There are currently nine bands in the HF spectrum from 3 to 30 MHz. These are referred to by wavelength, a tradition that's a bit odd when you realize the wavelength the bands are named for appears in exactly one of the bands.
- 80 m: 3.50 to 4.00 MHz (80m itself is 3.75 MHz)
- 60 m: five assigned channels at 5.332 to 5.405 MHz (60 m is 5.00 MHz)
- 40 m: 7.00 to 7.30 MHz (40m is 7.50 MHz)
- 30 m: 10.10 to 10.15 MHz (CW & data only) (30m is 10.00 MHz)
- 20 m: 14.00 14.35 MHz (20m is 15.00MHz
- 17 m: 18.068 to 18.168 MHz (17m is 17.647 MHz)
- 15 m: 21.00 to 21.45 MHz (15m is 20 MHz)
- 12 m: 24.89 to 24.99 MHz (12m is 25 MHz)
- 10 m: 28.00 to 29.70 MHz (10m is 30 MHz)
You can get one of these charts in many places. Keep one near your radio. I do.
I can tell you based on years of operating all those bands that they all have distinctive behaviors and distinctive groups that hang out on them all the time. How do you choose which one you might want to start operating on? There are websites (like this one) that give you an overview of what to expect on each band, and you can listen around Do you need a separate antenna for each band? Do you need to run separate cables from each antenna into your station?
You don't have to have a separate antenna for every band, but it's not that hard to get an acceptable signal on all of those bands with one antenna, like a multiband vertical. Perhaps you might put up a wire for one or all of the lower bands (80, 40 or 30m) and a triband antenna for 20,15 and 10m - most of the spectrum on just two antennas.
For many years in this house, my low band antenna was an Off Center Fed Dipole, OCFD, cut for 40m. OCFD means the dipole was a normal half wave long (468/7.1 or 65.9 feet total length), but instead of the coax being attached at the middle, about 33 feet from each end, I attached the coax at about half of that from one end or 16.5' from one and left the other end 49.4' long. That changed the antenna so that one side was 1/8 wave long and the other 3/8 wave long. Because of that asymmetry, a balun (balanced to unbalanced transformer) isn't needed, however something I read convinced me to use a transformer to 450 ohms at the feedpoint (that's 9:1 impedance or 3:1 turns ratios). A 3:1 restricted range antenna tuner, like the big radio companies tend to put in their radios, tuned it on every band from 40 to 6m.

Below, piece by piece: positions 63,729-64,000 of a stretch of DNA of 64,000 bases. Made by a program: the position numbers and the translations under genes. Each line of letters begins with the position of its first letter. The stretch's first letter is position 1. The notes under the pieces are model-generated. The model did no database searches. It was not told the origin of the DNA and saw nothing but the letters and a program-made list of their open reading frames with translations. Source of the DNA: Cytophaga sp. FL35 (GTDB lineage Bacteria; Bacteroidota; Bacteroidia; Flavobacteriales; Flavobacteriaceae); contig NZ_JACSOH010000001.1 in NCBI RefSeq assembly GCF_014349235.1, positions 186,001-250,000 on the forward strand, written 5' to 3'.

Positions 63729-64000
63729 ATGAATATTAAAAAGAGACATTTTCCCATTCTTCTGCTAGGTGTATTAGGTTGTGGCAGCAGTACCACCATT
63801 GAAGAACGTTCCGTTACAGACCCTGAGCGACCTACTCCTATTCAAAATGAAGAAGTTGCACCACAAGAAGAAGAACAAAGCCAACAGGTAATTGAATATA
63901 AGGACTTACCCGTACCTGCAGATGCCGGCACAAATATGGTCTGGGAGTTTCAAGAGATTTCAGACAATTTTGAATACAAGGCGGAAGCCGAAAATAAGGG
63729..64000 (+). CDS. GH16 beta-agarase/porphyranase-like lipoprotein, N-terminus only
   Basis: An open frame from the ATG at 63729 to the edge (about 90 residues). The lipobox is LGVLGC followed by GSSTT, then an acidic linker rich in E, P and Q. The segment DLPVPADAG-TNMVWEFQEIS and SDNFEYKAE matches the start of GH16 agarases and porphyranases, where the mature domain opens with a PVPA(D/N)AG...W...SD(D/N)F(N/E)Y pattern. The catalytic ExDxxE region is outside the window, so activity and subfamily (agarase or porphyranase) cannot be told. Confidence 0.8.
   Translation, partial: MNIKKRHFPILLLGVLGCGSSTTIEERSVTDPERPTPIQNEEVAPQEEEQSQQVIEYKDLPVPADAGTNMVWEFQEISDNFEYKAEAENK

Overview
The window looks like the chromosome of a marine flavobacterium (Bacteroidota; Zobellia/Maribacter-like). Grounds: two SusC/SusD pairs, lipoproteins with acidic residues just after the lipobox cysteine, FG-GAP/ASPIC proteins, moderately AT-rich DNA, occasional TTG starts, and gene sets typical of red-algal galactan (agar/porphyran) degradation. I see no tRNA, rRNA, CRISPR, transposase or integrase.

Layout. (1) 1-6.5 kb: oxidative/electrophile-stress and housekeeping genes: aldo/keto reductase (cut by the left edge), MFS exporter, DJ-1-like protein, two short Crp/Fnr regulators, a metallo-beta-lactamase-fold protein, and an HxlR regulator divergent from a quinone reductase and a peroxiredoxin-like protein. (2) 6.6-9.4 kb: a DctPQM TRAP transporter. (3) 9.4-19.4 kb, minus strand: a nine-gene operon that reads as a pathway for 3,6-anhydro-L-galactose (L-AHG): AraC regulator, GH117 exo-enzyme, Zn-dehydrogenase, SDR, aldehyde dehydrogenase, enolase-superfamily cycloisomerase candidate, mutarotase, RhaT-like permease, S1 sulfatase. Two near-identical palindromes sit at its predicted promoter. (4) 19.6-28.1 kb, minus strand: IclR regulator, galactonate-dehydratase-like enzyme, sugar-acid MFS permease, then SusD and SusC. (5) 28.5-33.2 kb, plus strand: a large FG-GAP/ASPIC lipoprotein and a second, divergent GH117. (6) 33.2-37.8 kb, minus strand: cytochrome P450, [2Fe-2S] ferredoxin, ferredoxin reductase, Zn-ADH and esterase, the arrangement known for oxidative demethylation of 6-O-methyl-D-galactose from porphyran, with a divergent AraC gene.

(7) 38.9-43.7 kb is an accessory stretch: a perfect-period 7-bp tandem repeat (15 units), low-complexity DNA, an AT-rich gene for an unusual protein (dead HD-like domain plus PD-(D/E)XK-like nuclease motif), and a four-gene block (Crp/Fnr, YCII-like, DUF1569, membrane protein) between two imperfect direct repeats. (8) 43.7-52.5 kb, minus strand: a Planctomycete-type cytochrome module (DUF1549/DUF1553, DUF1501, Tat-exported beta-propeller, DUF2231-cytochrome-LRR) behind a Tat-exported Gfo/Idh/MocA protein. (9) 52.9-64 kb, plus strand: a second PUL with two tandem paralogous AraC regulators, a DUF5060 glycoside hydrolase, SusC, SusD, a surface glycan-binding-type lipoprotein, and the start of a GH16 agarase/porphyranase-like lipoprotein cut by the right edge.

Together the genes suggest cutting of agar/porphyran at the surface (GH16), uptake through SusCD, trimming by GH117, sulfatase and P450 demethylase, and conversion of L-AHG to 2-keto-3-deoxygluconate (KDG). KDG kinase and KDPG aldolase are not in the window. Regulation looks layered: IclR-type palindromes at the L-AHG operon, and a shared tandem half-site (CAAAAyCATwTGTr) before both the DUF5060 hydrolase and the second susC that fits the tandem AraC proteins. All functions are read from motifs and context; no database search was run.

There's almost an unlimited number of ways to solve the antenna problem. A fan array is an easy antenna to make: it's a group of dipoles cut to frequency and tied together at one feed point. The wires are kept spaced apart with plastic insulators, and since the impedances of the off band antennas are so wrong for the transmit signal, they don't interact. For example, if you're on 20m the 80, 40 and 10m dipoles don't absorb much power because they're very wrong impedances.
The hidden bonus here is that half wave antennas resonate on odd harmonics. That adds coverage on 15m as the third harmonic of 40m, (that is, frequencies in the 40 band multiplied by 3 are in the 15 meter band) so although you see four wires, it's a five band antenna. Yes, I've used one of these, a bit over 35 years ago. It worked fine.
Another standard antenna is an end-fed wire. These are called Zepp antennas because it was the type used when Zeppelins were the aircraft of the day. End fed half waves are high impedance, but friends tell me their end-fed wires work fine with an antenna tuner. Antenna tuners were covered early in this series, more of a "how they work" than things to care about or watch out for.
The major thing to watch out for when using an antenna tuner anywhere in your system is that the best place for the tuner is at the antenna feed point. That tends to be really inconvenient, and the most convenient place is in the shack. The price you pay for that convenience is more loss in the transmission lines as the signal bounces back and forth due to the mismatch. Which says if you're going to scrimp anywhere, the coax might not be the place. The loss in a piece of coax is a stronger function of diameter than the dielectric (insulators) used, so RG-8 or RG-213 is better than the smaller RG-58. Which matters more for long cable runs than short pieces of cable.